FIXED: Use the same place whenever it’s possible, because this can help you create a study habit.

PERSONAL: It must belong to you, and it must be decorated according to your taste. You must consider that your study table, and the immediate space around your studying area, shouldn’t have anything that’s not specifically related to studying. This includes elements that can have a sentimental value (trophies, pictures, posters). You might have to share your room, but try to find a personal space in a corner. It’s important that you have your own furniture.

ISOLATED: it should let you focus, and for that, you should avoid:

◘ Conversations and telephone calls during study hours. If you share the room, try to study at different hours from your roommate, or make an agreement to keep quiet during the scheduled studying hours. The human voice is the main source of distraction when studying.

◘ Music. It’s not advisable to listen to it during activities that require great concentration. It could be a convenient method to drown out distracting noise from outside, but it would have to be background music with a low volume and without ads. If there’s no outdoors noise, it’s better to study without music on. Of course, TV is forbidden, because it stimulates both hearing and sight.

◘ Outside noises. Choose, if you can, a quiet room, away from the living room, the TV, etc.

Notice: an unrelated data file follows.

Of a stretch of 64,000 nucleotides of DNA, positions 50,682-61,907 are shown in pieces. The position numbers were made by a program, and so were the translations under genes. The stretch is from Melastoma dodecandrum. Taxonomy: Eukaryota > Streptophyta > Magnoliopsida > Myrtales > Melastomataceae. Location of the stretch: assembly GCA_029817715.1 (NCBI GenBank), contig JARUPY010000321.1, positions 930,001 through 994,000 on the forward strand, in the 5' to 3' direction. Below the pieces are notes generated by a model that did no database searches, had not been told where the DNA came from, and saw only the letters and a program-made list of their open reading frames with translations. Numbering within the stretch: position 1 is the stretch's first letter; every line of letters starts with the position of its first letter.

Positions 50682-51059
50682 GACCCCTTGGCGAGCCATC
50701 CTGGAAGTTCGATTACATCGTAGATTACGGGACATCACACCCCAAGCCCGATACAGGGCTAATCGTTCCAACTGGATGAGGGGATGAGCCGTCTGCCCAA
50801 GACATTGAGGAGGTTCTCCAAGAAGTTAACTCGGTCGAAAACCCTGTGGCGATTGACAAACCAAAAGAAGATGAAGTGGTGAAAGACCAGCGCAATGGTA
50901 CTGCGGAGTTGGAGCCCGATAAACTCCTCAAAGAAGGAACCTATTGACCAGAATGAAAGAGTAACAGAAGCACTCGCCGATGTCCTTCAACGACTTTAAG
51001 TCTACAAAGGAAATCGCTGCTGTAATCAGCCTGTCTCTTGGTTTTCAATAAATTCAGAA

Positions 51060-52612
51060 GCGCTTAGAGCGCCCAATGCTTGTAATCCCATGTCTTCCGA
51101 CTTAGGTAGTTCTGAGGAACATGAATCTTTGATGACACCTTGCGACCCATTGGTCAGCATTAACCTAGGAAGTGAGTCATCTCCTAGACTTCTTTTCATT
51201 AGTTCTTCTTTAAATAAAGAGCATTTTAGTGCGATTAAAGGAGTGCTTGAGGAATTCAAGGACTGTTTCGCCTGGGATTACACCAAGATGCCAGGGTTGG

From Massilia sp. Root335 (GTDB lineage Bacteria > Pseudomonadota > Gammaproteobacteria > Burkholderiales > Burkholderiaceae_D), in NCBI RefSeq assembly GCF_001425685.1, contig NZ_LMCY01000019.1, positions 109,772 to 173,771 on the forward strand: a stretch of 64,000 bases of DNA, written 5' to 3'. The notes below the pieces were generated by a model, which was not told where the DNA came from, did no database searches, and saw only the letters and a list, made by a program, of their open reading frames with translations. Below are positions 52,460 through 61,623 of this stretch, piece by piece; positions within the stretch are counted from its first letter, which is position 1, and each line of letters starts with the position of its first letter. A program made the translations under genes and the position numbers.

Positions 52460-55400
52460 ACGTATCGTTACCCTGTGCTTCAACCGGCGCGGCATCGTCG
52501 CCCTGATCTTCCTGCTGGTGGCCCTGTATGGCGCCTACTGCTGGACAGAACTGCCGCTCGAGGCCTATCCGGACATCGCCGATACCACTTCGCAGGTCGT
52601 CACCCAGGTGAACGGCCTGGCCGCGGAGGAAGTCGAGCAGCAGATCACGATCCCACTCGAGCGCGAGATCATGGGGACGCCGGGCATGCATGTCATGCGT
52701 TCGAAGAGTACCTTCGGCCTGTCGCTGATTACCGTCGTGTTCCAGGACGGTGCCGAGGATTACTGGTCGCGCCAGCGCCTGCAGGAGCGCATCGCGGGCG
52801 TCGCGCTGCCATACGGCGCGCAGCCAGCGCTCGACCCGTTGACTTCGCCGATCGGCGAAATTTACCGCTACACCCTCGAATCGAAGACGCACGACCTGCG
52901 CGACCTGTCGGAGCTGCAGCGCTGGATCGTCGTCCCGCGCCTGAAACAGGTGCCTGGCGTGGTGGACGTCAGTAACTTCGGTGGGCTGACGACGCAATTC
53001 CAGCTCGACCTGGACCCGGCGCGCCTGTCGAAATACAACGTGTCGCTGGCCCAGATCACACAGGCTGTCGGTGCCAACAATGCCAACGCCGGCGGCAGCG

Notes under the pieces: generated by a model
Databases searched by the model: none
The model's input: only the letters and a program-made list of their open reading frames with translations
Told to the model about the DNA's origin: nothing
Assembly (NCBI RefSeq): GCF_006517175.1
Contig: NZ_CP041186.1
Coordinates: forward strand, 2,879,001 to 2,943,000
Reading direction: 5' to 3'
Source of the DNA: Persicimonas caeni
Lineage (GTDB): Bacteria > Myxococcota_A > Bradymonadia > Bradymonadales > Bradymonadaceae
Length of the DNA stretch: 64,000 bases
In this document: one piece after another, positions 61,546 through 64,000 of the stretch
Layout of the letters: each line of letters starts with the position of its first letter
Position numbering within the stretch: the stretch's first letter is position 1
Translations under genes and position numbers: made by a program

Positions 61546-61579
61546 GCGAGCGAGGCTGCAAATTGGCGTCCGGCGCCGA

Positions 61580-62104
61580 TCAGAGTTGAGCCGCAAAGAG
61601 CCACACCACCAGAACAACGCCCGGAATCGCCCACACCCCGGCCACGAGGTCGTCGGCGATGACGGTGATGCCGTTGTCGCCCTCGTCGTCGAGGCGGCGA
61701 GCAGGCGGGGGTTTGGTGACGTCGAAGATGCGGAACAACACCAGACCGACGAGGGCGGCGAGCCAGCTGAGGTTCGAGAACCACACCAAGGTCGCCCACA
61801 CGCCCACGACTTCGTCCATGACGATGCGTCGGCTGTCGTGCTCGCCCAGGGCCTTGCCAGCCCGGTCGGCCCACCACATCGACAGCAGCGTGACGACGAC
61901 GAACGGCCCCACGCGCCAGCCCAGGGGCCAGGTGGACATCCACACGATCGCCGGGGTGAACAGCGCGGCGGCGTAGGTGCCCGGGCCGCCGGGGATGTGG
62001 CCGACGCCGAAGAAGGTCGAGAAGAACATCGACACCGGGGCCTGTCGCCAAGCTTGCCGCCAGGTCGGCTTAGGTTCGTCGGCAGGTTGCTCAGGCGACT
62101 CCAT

ORGANIZED: It must be organized in such a way that each object has a specific place, and you can quickly find it whenever you need it. This will save you lots of time when looking for books, notes and material. Another important thing here is to have all the necessary material ready and at hand, so you can better face your study session. Of course, when it’s over, you must put everything back in its place.


ILLUMINATION: Natural lighting is better than artificial lighting. Light should come from the opposite side of your writing hand, so it doesn’t create distracting shadows. Artificial lighting must follow that rule as well. Try for it to be well-distributed, neither too intense nor too weak, and of course, that it’s not directed directly into the student’s eyes. An articulated lamp with a 60W blue light bulb and other environmental lamps that illuminate the rest of the room are the most appropriate sources of artificial lighting, because they don’t create too much contrast.


VENTILATION: It’s important to circulate the air in the room with some frequency, because if we don’t, we can suffer the effects of bad ventilation: headaches, dizziness, general discomfort, tiredness, sleepiness… this will cause you to have a lower intellectual performance. Going out to get some fresh air is not enough, because it doesn’t get rid of the effects of bad ventilation. It’s necessary to get a good supply of clean air, and this is where breaks can be useful.


TEMPERATURE: Even though it’s not easy to control this factor, especially in the summer, it’s convenient to know that research suggests the ideal temperature for mental activity is around 17 and 22 ºC. Anything above or below these numbers can produce undesirable effects, especially during long periods of time. Cold makes you restless and nervous; heat makes you sleepy and inactive. So, both temperatures make concentration harder. An important thing to consider is that the room should have a homogenous temperature.


FURNITURE: It would be ideal to have a study table, a chair, and a closet-shelving to put books, folders and stationary. However, a table with enough space to place all the material comfortably, and a chair with a straight back should be enough when studying.